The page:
The record indicates that George Minarik and Roger Hornyak took a civil service test for painter on April 18, 1956, as a result of which Minarik placed eighth on the eligible list and Hornyak 37th. Minarik was then appointed painter in the Division of Recreation on November 7, 1956. Hornyak received a temporary appointment in the Division of Recreation as construction foreman. Minarik was laid off on February 1, 1957. Hornyak continued in his temporary appointment until June 10, 1957, when he received another temporary appointment as glazier in the same division. On May 1, 1958, Minarik was ordered back to work as painter to the Division of Recreation and was again laid off on May 29, 1958. Work order cards, which we hold were admissible in evidence under Section 2317.40, Revised Code, show that Hornyak worked 11 days as painter with Minarik and other legally employed painters during the month of May 1958 for a total of 86 hours and as a glazier four days for a total of 19 hours. In the following month of June, Hornyak *Page 197 worked as a painter ten days for a total of 73 hours and as a glazier six days for a total of 41 1/2 hours. Hornyak resigned his position as glazier on June 30, 1958, and accepted an appointment as painter in another division of the city. Minarik accepted an appointment as painter offered him by the county engineer on June 24, 1958

    No evidence, other than that portrayed above, appears in the record tending to prove that Hornyak engaged in any painting in the Division of Recreation while Minarik was on a layoff list and unemployed and which, under civil service rules, should properly have been allotted to Minarik. Only by such proof could actual damage to Minarik be shown.

    It thus seems that in furtherance of the conspiracy, which the jury found to exist, Nagy placed Minarik on the layoff list on May 29, 1958, and Keefe kept Hornyak doing work as a painter in the Division of Recreation to which Minarik as No. 4 painter should have been assigned, and since Minarik was unemployed from such layoff date until June 25, 1958, these maneuvers on the part of Nagy and Keefe kept Minarik from employment to which he was lawfully entitled and caused Minarik to suffer damages to the extent of the hours of painting put in by Hornyak. The use of Hornyak as a painter while he was a temporary appointee as glazier was an act in contravention to the rules of the civil service and those responsible for such violation can be held personally liable for the actual damage suffered by the person aggrieved and made to pay such punitive damages as the jury, in its discretion, sees fit to assess.

    It appears, therefore, that the only actual damage to Minarik resulting directly from the conspiracy shown by the entire record was the loss of wages for some 73 hours of work as painter during the month of June 1958.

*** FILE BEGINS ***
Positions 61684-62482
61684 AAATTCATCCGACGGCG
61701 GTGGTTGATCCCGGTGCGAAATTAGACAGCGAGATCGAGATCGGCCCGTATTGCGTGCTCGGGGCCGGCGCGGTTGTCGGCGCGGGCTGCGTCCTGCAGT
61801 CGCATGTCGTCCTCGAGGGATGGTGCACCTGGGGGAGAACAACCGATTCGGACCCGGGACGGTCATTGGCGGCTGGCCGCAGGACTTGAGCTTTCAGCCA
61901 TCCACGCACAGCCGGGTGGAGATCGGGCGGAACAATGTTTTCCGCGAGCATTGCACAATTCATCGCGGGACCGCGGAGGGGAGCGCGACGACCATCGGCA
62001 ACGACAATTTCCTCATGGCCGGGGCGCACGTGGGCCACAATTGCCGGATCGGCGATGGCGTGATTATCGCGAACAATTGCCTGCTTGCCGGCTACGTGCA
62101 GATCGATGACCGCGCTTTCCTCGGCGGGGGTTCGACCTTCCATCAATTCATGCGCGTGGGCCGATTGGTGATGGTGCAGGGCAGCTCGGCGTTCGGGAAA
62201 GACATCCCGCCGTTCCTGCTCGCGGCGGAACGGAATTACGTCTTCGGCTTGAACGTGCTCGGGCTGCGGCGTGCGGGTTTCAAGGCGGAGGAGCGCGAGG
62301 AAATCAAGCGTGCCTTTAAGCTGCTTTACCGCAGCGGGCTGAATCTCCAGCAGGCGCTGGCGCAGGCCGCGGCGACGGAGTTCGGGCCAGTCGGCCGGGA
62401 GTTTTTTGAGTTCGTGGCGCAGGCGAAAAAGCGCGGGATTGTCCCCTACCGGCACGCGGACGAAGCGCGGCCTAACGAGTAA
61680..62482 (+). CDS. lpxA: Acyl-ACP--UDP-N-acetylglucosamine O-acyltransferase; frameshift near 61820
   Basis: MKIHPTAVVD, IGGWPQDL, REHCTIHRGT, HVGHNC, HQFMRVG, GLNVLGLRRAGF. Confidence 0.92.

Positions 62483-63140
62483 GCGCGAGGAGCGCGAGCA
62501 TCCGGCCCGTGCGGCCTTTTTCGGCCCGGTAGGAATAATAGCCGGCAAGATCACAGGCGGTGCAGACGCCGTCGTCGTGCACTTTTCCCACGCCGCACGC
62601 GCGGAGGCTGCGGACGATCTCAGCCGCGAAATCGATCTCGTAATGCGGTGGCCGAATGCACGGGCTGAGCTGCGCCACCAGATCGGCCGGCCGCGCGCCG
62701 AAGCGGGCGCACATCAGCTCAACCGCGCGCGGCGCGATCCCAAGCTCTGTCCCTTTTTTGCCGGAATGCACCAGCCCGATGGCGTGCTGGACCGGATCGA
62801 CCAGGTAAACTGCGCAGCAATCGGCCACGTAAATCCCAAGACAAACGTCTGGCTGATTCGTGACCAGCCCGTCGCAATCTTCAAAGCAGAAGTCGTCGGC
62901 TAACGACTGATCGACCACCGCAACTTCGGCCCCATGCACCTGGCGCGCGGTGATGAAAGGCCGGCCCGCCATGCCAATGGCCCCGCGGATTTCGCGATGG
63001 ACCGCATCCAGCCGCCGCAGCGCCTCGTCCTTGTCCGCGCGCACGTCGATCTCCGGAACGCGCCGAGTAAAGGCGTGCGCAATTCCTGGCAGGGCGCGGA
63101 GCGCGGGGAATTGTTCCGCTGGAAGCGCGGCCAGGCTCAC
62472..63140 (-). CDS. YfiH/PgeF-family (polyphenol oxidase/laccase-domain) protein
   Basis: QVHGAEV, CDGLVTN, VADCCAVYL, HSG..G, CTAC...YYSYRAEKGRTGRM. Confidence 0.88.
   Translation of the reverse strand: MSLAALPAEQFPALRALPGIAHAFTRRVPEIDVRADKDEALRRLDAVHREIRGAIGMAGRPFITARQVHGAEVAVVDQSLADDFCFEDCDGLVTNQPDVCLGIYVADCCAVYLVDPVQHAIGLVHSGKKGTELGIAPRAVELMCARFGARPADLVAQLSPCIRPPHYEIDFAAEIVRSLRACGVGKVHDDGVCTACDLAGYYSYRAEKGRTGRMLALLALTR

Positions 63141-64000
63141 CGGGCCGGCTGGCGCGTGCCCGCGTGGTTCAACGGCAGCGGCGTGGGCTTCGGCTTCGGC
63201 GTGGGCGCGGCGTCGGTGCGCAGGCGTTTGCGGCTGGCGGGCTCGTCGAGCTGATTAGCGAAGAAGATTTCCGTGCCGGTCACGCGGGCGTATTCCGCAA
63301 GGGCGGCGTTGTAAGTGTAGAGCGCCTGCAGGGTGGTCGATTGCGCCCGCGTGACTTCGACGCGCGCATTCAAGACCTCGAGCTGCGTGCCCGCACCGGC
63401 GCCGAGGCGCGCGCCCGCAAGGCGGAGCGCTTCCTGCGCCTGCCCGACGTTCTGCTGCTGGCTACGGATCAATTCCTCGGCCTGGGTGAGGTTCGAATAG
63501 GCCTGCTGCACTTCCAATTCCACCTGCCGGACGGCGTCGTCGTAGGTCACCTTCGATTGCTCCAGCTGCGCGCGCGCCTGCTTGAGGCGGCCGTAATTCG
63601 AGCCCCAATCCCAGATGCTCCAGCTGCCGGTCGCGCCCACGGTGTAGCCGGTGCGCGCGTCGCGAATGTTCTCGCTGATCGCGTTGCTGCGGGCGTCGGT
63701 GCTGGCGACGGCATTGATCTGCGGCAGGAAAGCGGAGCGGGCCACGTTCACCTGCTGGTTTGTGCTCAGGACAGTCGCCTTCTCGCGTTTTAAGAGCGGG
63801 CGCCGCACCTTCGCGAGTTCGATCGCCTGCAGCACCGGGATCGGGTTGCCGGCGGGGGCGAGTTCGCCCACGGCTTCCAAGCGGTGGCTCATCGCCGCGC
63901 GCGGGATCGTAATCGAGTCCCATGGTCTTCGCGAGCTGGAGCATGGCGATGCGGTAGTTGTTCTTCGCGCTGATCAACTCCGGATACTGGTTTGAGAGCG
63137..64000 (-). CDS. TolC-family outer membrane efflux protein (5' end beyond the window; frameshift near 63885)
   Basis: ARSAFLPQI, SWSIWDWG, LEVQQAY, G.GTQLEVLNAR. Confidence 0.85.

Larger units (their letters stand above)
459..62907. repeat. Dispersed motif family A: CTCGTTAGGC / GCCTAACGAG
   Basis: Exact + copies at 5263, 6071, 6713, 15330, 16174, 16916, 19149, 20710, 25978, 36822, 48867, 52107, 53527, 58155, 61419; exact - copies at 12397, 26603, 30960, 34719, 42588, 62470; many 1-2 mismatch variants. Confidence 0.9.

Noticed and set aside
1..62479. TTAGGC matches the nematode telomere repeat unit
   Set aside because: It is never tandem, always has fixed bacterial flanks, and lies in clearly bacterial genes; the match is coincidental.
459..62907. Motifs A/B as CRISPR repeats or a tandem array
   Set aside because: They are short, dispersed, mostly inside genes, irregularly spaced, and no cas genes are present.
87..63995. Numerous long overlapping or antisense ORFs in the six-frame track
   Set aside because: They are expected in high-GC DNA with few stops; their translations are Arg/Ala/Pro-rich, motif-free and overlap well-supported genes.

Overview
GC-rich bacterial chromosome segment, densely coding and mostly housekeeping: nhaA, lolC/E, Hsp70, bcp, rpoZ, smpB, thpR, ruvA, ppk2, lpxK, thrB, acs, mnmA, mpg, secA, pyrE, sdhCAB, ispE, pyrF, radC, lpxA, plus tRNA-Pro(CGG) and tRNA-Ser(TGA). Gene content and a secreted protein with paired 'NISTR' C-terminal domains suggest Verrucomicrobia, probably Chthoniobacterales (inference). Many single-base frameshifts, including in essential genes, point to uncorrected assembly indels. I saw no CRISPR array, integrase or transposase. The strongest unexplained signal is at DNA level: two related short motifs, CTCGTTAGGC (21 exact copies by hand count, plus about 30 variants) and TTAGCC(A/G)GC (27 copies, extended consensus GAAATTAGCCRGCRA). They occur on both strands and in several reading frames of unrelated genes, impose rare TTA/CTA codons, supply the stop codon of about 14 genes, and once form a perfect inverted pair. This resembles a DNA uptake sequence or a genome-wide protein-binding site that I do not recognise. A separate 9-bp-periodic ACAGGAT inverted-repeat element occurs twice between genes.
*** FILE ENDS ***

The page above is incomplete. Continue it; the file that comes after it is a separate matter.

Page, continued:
The record also discloses that Hornyak was a nephew of Nagy and that such relationship was stressed beyond its due during the trial of the case.

    Minarik's hourly wage in 1958 was $3.51. Thus, he was only entitled to $256.23 compensatory damages. In the face of such fact, a verdict by the jury of $7,000 compensatory damages and $20,000 punitive damages was so excessive as to patently indicate passion or prejudice on its part and the excess being *Page 198 produced by passion or prejudice vitiates the verdict in toto and excludes the power of the trial court to validate any part of it by the concurrence of the prevailing party. Moreover, it seems obvious that, if error of such magnitude entered into the measure of damages, it is most probable that passion or prejudice permeated the question of the right to recover against the parties, which necessarily vitiates the entire verdict.

    The judgment in this case, consequently, should be reversed.

    We cannot let pass without comment that Young testified to the fact that some 3,800 out of 10,000 employees of the city of Cleveland hold temporary appointments under civil service rules. This means that a sizeable portion of city employees hold positions without having taken examinations to qualify for appointments from a classified eligible list of the civil service as required by the charter of the city of Cleveland and represents a breakdown of the civil service system to that extent. It seems to us that the city administration owes it to the electorate to provide sufficient monies for examinations so that both the letter and the spirit of civil service can be faithfully observed.

    It is our conclusion, accordingly, that the judgment of the Court of Common Pleas be reversed, that final judgment be entered for defendants, Roger Hornyak and Lawrence J. Young, and that as to defendants, John S. Nagy and Robert Keefe, the cause be remanded for further proceedings according to law.

    Judgment accordingly.

    SKEEL, C. J., KOVACHY and CORRIGAN, JJ., concur. *Page 199

Document Info

DocketNumber: No. 26285

Citation Numbers: 8 Ohio App. 2d 194, 193 N.E.2d 280

Judges: <italic>Per Curiam.</italic>

Filed Date: 10/24/1963

Precedential Status: Precedential

Modified Date: 4/15/2017